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My Favorite Universe

My Favorite Universe

Neil deGrasse Tyson Ph.D.
Hayden Planetarium
Course No.  158
Course No.  158
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Course Overview

About This Course

12 lectures  |  32 minutes per lecture

In My Favorite Universe, the astrophysicist who directs the nation's most famous planetarium takes you on a spirited and intellectually engaging journey through the cosmos and all its history, from before the Big Bang to the most likely ways in which Earth, and perhaps the entire universe, might end.

Clear Science Teaching to Set the Stage for an Awe-Inspiring Course

Created for a lay audience and readily accessible, in this course science always takes precedence over drama. The lectures are certainly entertaining, often funny, even awe-inspiring at times, as befits the subject matter.

Even though you will be entertained, you will be learning good science.

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In My Favorite Universe, the astrophysicist who directs the nation's most famous planetarium takes you on a spirited and intellectually engaging journey through the cosmos and all its history, from before the Big Bang to the most likely ways in which Earth, and perhaps the entire universe, might end.

Clear Science Teaching to Set the Stage for an Awe-Inspiring Course

Created for a lay audience and readily accessible, in this course science always takes precedence over drama. The lectures are certainly entertaining, often funny, even awe-inspiring at times, as befits the subject matter.

Even though you will be entertained, you will be learning good science.

Clear introductions to essential principles of physics support these lectures, including density, quantum theory, gravity, and the General Theory of Relativity. Professor Neil deGrasse Tyson also includes forays into disciplines such as chemistry and biology as needed to explain events in astronomy.

For example, Dr. Tyson begins one lecture at a point 13 billion years ago, when all space, matter, and energy in the known universe were contained in a volume less than one-trillionth the size of a pinpoint—about the size of a single atom. By the time he finishes, the cosmos has been stretched, the planets and our Earth formed, and 70 percent of existing Earth species have been wiped out by a gigantic asteroidclearing the way for the evolution of humanity.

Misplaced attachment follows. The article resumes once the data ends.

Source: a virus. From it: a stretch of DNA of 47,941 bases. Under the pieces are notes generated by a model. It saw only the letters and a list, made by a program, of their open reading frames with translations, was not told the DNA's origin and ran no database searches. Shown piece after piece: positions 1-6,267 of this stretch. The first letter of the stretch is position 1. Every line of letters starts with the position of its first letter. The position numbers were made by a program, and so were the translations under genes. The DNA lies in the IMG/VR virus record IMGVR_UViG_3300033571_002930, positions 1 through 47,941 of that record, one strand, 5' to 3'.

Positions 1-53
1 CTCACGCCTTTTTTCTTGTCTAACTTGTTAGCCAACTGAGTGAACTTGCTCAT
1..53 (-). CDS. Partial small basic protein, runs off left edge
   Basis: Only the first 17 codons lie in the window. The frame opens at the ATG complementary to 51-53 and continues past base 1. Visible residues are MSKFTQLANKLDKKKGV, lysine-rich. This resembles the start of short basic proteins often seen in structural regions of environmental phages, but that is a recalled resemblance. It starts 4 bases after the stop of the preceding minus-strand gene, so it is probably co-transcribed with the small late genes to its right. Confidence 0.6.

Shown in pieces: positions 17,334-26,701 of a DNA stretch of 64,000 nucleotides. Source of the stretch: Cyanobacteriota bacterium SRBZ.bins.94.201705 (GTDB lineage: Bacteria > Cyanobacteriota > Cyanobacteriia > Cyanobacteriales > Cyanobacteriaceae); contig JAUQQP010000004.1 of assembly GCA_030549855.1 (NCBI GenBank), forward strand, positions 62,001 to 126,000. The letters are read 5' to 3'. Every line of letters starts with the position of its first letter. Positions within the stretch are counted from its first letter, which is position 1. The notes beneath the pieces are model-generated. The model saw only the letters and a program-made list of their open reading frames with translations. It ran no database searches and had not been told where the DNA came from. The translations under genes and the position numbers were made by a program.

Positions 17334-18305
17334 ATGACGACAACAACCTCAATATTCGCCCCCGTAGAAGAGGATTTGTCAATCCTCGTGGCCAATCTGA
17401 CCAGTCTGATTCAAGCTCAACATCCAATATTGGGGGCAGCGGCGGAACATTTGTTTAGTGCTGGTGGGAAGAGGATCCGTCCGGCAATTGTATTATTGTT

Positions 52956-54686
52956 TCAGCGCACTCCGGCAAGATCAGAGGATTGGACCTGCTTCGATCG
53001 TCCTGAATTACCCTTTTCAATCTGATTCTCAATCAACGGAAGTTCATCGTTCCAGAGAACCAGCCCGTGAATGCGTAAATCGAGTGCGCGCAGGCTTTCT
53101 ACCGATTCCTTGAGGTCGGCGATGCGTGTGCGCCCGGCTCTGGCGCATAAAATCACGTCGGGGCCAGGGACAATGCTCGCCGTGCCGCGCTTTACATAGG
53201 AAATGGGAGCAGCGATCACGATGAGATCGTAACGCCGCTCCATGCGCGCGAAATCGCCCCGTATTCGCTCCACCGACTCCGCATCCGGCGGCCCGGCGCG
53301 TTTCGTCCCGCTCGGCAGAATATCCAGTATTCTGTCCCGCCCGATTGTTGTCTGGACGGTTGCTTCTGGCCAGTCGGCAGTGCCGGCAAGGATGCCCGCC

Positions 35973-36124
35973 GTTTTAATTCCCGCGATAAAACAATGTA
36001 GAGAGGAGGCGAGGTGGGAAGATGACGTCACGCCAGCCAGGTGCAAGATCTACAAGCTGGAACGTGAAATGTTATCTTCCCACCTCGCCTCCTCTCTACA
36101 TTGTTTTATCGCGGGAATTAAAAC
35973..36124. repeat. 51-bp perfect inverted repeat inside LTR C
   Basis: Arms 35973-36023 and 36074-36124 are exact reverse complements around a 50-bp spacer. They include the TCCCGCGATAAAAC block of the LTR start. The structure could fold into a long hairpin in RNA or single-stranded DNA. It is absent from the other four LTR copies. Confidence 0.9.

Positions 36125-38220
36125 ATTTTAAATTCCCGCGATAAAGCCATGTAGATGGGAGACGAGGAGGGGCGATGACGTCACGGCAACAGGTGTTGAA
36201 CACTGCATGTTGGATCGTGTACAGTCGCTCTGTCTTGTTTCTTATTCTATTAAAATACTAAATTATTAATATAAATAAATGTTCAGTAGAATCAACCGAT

Along the way he has touched on Einstein's famous equation, E=mc2; on the four forces that were once unified in the early cosmos in a way physicists are still trying to explain; and on the chemical enrichment of the universe by exploding supernovae, which give the universe its necessary supply of heavier elements including oxygen, nitrogen, iron and, most important, carbon.

Carbon, we learn, is a "sticky" atom, capable of making more kinds of molecules than all other elements combined. It's the ideal element with which to experiment in the building of life forms and is, of course, the element responsible for the remarkable diversity of life, including us.

As Dr. Tyson notes, we are made of stardust, just as the planets are. And he has created a course that explains exactly how that came to be, beginning with a grounding in the basic "machinery" of matter, forces, and energy that has been discovered on Earth and which also reveals itself throughout the universe.

The Stark and Violent Beauty of the Universe

With this basic foundation in place, explanations of cosmic events fall logically into place, and the realities of the universe—including its eventual demise—are revealed in stark and often violent beauty. You learn:

  • how Saturn's rings were formed, and why they will eventually be lost
  • why low-density conditions are necessary to produce the drama of the northern and southern auroras
  • why even the most jagged and wild of the Earth's mountain ranges are, from a cosmic standpoint, really part of a perfectly smooth sphere
  • how black holes are formed and the extraordinary way in which they can wreak havoc in the universe
  • how asteroids moving through space represent threats of extraordinary consequence to Earth, no matter how long those threats may take to be realized